The Porch of Maidens with TD Update

This is TD’s view of the Erechtheum’s “Porch of Maidens,” an ancient Greek temple on the north side of the Acropolis in Athens. It was built from in the early 5th Century B.C. and dedicated to the Greek gods Athena and Posidion. The temple was named for Erichthonis, a Greek hero, an early ruler of Athens mentioned in Homer’s Iliad. His inception rivals the credibility of the birth of Jesus since he was what they call autochthonous, born of the earth, with the technical details left to the curious. His early days resulted in havoc and death for three entrusted sisters who ended up jumping off the Acropolis to their deaths. Such a Greek tragedy.

The iconic maiden columns are a welcomed substitute to the three classic phallic columns of Greece: the Iconic, the Doric, and the Corinthian. These columns serve the same function—support for the structure. One art historian, Jenny Liang, says: “The Porch of Maidens expresses a sense of stability as well as a sense of relaxed grace and effortless support.” And so it seems.

Since these are copies of the originals, TD added a bottle of Mastiha, the in-the-know drink of the Greeks today, for contemporary support—our kind. One of the original columns is in the British Museum in London, the other five are in the Arcropolis Museum in Athens. The maidens, or Caryatids, were said to be slaves from the ancient town of Karyai. All six are different and a lot of long hair was used to strengthen the weakest part of the sculptures, the neck. However, the differences are balanced with some symmetry—the three maidens on the right stand on their left foot, the three on the left stand on their right foot. Who knew?

If you are traveling in Greece this summer, be in the know. Ozuo, the anise-flavored aperitif, is for tourists. Mastiha is what the locals drink a white spirit distilled from the gum of the mastic tree (think chewing gum) and sweetened with sugar. Its flavor is softer than the brash anise twang of ouzo. While some may taste a hint of aniseed, spearmint is the dominate flavor.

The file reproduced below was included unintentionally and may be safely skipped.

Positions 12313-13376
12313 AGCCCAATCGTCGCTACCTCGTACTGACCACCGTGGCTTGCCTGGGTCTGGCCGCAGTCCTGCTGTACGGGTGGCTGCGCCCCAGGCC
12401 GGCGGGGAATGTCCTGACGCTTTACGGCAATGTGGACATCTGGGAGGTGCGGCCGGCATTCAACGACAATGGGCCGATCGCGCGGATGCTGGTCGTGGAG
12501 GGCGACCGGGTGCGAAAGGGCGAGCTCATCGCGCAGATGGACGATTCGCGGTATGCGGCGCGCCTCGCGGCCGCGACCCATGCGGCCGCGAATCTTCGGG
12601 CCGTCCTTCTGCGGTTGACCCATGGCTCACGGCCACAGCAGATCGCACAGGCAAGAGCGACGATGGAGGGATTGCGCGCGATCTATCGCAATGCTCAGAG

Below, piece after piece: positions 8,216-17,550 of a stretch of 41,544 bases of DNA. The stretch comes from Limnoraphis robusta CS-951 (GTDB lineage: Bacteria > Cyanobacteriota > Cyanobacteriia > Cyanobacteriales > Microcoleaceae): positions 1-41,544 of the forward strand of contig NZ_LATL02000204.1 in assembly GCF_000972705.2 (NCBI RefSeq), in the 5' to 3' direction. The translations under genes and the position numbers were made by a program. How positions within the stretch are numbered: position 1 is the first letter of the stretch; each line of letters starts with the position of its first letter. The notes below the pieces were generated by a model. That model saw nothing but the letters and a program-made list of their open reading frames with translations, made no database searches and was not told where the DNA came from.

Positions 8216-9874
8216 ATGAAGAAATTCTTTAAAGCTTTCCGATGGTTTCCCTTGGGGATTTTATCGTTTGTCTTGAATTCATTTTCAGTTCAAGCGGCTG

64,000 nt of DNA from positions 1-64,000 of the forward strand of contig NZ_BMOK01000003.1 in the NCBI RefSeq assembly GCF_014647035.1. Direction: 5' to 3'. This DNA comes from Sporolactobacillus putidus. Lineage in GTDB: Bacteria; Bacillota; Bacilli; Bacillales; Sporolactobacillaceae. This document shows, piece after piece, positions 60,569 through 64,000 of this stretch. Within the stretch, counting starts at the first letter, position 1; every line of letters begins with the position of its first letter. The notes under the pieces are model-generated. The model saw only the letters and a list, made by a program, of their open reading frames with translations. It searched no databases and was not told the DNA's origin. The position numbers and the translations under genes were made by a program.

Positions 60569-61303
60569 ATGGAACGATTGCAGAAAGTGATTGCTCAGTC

Not far from the Pantheon is one of the best bars in Athens, The Gin Joint, with over 70 gin-based cocktails.

Mastiha-based drinks figure highly in their offerings. Two of Gin Joint’s signature cocktails are the Fig Sour (mastiha, house-made fig marmalade, lemon and brown sugar syrup) and the Rosemary (mastiha, Aperol, limejuice, ginger syrup and apricot-and-rosemary puree).

While you can always pick up a bottle of mastiha in Athens to bring home as a souvenir, most likely you can find a bottle closer to home: It’s sold under the Skinos brand name in North America and Europe.

Recipe for the Fig Sour:

This cocktail is a classic Sour. It combines a base spirit with tart citrus and a sweetener to balance things out. Here, the Mediterranean’s own mastiha is the key spirit. Brown sugar syrup and fig marmalade add rich complexity to the drink.


  • 6 oz. Skinos Mastiha
  • 2 oz. fresh lemon juice
  • 1.5 oz. homemade brown sugar syrup
  • 1 barspoon homemade fig marmalade


  • Your favorite cocktail glass


  • Combine all ingredients with ice. Shake vigorously and strain into a tumbler over crushed ice, or strain and serve up in a chilled glass.

Yasas! (Cheers or Sláinte in Greek)


About Author

Josh is an author, former blogger, media critic, x-Capitol Hill legislative aide and White House assistant, business consultant, idea marketing specialist, a squatter at the global village virtual bar and an alpine rock gardener where he lives in Woodstock, NY.